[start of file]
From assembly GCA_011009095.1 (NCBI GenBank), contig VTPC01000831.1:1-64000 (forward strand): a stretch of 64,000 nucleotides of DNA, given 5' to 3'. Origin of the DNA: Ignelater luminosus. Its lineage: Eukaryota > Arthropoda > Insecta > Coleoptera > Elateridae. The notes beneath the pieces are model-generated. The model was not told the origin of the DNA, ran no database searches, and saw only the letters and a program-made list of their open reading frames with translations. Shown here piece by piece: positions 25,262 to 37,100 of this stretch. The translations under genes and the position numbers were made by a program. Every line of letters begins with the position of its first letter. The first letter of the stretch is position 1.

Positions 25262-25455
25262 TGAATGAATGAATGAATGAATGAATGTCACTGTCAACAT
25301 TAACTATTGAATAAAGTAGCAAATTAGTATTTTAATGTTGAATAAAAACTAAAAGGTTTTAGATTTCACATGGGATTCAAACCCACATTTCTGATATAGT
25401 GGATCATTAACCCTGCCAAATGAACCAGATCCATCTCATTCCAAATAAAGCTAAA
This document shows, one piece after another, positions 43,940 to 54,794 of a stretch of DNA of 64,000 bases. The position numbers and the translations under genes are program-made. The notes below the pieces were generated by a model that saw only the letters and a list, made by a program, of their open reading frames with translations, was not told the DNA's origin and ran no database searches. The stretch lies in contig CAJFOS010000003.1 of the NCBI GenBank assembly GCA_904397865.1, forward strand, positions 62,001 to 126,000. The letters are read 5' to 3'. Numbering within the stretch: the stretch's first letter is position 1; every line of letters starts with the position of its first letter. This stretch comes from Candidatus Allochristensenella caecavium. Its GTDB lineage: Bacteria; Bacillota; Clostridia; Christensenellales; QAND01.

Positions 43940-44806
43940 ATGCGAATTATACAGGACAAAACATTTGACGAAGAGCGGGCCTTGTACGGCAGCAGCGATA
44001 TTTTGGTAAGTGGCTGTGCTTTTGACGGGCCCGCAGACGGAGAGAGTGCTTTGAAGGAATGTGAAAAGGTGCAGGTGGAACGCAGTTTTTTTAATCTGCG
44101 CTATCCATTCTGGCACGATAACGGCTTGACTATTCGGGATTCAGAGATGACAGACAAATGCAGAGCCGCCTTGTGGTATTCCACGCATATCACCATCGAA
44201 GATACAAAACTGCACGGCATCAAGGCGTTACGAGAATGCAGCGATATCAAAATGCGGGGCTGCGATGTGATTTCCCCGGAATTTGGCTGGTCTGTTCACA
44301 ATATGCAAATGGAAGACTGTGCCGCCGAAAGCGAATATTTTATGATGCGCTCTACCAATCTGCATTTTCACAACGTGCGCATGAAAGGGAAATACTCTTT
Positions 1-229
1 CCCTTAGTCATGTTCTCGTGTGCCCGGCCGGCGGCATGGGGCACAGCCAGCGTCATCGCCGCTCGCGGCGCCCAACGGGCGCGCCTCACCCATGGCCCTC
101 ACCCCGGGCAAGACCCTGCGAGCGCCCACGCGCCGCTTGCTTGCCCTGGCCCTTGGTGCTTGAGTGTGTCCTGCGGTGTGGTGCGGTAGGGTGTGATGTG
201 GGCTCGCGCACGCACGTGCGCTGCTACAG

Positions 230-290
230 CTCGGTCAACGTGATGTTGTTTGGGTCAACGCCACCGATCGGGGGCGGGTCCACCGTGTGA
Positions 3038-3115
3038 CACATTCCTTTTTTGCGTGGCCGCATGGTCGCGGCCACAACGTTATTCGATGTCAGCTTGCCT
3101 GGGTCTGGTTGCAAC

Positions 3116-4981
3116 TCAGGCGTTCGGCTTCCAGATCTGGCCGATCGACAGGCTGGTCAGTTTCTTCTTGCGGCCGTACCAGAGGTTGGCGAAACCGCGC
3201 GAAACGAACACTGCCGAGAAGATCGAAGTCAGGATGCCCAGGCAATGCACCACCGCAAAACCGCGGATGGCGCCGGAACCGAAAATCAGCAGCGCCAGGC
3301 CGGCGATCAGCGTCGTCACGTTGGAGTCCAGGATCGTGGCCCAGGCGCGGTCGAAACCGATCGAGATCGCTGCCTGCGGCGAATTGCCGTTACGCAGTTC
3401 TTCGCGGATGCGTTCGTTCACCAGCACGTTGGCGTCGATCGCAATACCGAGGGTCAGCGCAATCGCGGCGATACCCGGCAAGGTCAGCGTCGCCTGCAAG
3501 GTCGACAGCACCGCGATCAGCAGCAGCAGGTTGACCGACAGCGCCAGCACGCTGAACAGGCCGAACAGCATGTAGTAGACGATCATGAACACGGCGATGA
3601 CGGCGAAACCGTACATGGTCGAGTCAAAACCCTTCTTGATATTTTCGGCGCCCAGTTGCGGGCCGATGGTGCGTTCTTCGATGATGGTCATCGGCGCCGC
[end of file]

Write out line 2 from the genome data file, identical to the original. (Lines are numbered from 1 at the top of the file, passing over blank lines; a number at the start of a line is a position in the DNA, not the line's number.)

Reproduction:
Positions 25262-25455